Another issue for Windows 10, 8.1 owners — as it turns out, some of them are being plagued with Wi-Fi and connectivity problems. Check out this post to learn how you can fix these issues.
This happened to me and made me so mad – I’ve had a lot of issue with my Wi-Fi after upgrading to Windows 10 and 8.1. Everytime a new software ugprade is out in the wild, be it from Apple, Microsoft or anybody else, it is bound to be plagued with countless issues. Then everybody is desperately looking to replicate their problem and seek for solutions.
This is the same with the users that have reported getting different Wi-Fi issues with their recently update Windows 8.1 devices. First of all, we will try to find all or at least, most of the issues you are getting with your Wi-Fi on the updated Windows 8.1 platform, so we will be able to find together solutions to these problems be it in the body of this article or in the comments section.
Most of the problems have been voiced on Microsoft’s support forums and some of them have received fixes and solution by Microsoft’s engineers. So, let’s have a look together.
Issues and problems with WiFi in Windows 10, 8.1
Here’s what one of the users is saying:
I had already tried before the Windows 8.1 from MSN, got huge connectivity problems in WiFi – Intel Advanced n-6235, so i waited for the GA and expected to see some improvement/fix on this, apparently there is none. Issues so far (IE11 looses connectivity frequently, and so programs that use IE definitions)
When i connect to my router in the right bar says “The Connection is taking longer than ususal…”, but in the bar says that i am connected ok, after some time in the right bar says “Limited Connectivity”, yet in connection propertyes says it’s all ok. Some pages open fast sometimes is slower. Many Pages looses connectivity. It seems that by forcing Intel to always be in g mode and disabling “n” mode makes a little diference, but still there are issues. I have tried with a USB SMC wireless g pen but the issues remain
How to fix Wi-Fi issues on Windows 10, 8.1
1. Update your network drivers
Of course, as always, what we suggest to do is check for new Windows updates, as well as install the latest software drivers, which, hopefully, have been updated with Windows 8.1 support. A potential culprit to these issue might have been Intel’s Wi-Fi adapters which have been recently made available with Windows 8.1 optimization, so maybe you should try them.
2. Check your router
Maybe this problem is not software-related, but rather hardware-related. Check your router and make sure that all the cables are connected in the right ports. Also, if it’s been a while since you last power cycled your modem/router, please do so now. Turn off your modem/router, unplug the power cord and wait for five minutes. Then power up the device and check if the Wi-Fi connection is available now.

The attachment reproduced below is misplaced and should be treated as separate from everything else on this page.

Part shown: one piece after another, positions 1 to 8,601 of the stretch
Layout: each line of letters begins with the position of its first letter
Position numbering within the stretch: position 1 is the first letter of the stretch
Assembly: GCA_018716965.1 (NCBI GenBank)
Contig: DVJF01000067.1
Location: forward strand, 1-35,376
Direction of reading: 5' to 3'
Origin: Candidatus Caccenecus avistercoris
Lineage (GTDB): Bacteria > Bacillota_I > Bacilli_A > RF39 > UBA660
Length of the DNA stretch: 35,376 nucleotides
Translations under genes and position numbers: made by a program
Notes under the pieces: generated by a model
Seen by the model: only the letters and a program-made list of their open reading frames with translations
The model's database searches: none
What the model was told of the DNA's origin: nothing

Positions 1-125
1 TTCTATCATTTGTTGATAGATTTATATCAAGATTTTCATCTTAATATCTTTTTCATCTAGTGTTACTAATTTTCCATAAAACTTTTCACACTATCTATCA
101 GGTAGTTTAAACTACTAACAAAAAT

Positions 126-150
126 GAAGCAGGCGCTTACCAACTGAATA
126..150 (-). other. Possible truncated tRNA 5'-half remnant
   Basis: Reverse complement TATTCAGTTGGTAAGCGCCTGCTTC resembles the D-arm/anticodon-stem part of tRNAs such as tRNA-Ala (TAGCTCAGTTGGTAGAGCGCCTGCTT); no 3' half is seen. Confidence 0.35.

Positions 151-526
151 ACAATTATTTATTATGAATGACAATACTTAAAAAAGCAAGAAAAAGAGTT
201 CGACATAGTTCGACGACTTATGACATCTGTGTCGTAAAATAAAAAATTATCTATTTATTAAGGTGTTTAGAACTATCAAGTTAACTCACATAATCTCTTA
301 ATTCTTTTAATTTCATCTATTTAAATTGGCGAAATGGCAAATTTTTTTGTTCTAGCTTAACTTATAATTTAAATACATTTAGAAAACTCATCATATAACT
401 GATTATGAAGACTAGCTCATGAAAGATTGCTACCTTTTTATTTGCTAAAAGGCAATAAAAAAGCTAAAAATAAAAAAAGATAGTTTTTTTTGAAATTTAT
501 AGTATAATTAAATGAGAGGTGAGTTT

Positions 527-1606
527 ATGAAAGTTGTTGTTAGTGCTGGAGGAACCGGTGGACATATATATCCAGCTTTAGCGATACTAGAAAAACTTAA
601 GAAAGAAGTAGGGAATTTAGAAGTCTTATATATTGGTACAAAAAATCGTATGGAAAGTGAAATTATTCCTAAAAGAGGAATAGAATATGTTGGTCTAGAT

3. Run the Network Troubleshooter
Both Windows 10 and Windows 8.1 come with a build-in Internet troubleshooter that automatically scans your network in order to identify and repair any connection issues. To run the tool on Windows 10, go to Settings > Update > Update & Security > select Internet Connections and launch the scan.
On Windows 8.1, go to Control Panel, type ‘troubleshoot’ in the search box, select and launch the Internet Troubleshooter.
If the Wi-Fi connection is still unavailable, here are some additional troubleshooting guides that you can use to fix Wi-Fi connection problems:
- FIX: Wi-Fi adapter won’t connect to router
- Fix: Wi-Fi won’t work but says connected in Windows 10
- Ethernet works, Wi-Fi won’t? Here’s how to fix it
- Fix: Wi-Fi not working on laptop but working on other devices
If this doesn’t work, let us know by leaving your comment below and we’ll research more to try and find a workaround for these Wi-Fi issues users are getting in Windows 10, 8.1
If you’re still having issues on your PC or you simply want to avoid them for the future, we recommend you to download this tool (100% safe and tested by us) to fix various PC problems, such as file loss, malware and hardware failure.
Editor’s Note: This post was originally published in October 2013 and has been since updated for freshness, and accuracy.